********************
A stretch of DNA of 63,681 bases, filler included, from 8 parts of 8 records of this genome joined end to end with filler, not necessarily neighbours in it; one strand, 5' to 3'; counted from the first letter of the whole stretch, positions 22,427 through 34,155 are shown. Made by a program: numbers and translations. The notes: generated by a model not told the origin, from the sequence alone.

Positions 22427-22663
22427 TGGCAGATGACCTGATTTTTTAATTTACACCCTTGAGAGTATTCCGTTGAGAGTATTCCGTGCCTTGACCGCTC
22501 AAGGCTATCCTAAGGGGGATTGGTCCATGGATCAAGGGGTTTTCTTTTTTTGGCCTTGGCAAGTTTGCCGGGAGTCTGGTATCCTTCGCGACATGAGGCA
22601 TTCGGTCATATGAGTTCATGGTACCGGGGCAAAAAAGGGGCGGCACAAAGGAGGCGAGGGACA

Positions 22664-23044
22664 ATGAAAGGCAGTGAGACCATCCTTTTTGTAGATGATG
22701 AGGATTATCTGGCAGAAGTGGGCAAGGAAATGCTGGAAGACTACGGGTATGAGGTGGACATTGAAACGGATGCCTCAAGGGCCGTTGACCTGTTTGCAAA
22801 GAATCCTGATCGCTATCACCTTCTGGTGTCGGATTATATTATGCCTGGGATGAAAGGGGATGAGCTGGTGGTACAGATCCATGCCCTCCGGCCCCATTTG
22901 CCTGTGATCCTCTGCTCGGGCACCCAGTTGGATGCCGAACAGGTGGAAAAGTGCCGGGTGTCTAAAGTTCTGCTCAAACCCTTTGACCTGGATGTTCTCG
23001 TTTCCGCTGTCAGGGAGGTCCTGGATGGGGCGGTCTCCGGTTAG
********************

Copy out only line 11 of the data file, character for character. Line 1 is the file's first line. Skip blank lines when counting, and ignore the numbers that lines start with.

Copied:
23001 TTTCCGCTGTCAGGGAGGTCCTGGATGGGGCGGTCTCCGGTTAG